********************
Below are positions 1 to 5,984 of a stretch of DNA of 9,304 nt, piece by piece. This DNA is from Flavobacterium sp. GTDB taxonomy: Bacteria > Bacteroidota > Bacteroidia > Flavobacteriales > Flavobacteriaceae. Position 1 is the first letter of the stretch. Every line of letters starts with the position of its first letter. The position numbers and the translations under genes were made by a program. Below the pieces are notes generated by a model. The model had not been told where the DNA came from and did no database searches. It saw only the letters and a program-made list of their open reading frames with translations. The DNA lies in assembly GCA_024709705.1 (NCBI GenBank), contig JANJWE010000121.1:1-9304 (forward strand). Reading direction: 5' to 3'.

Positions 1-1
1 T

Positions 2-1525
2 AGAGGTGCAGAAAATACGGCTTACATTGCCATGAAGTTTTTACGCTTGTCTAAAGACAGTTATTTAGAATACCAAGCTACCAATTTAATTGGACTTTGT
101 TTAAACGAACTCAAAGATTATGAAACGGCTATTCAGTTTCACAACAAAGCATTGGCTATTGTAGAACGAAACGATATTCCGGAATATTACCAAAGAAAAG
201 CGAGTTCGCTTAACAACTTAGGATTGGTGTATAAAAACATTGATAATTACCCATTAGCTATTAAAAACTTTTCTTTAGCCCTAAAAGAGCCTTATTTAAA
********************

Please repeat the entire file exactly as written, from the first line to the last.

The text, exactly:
Below are positions 1 to 5,984 of a stretch of DNA of 9,304 nt, piece by piece. This DNA is from Flavobacterium sp. GTDB taxonomy: Bacteria > Bacteroidota > Bacteroidia > Flavobacteriales > Flavobacteriaceae. Position 1 is the first letter of the stretch. Every line of letters starts with the position of its first letter. The position numbers and the translations under genes were made by a program. Below the pieces are notes generated by a model. The model had not been told where the DNA came from and did no database searches. It saw only the letters and a program-made list of their open reading frames with translations. The DNA lies in assembly GCA_024709705.1 (NCBI GenBank), contig JANJWE010000121.1:1-9304 (forward strand). Reading direction: 5' to 3'.

Positions 1-1
1 T

Positions 2-1525
2 AGAGGTGCAGAAAATACGGCTTACATTGCCATGAAGTTTTTACGCTTGTCTAAAGACAGTTATTTAGAATACCAAGCTACCAATTTAATTGGACTTTGT
101 TTAAACGAACTCAAAGATTATGAAACGGCTATTCAGTTTCACAACAAAGCATTGGCTATTGTAGAACGAAACGATATTCCGGAATATTACCAAAGAAAAG
201 CGAGTTCGCTTAACAACTTAGGATTGGTGTATAAAAACATTGATAATTACCCATTAGCTATTAAAAACTTTTCTTTAGCCCTAAAAGAGCCTTATTTAAA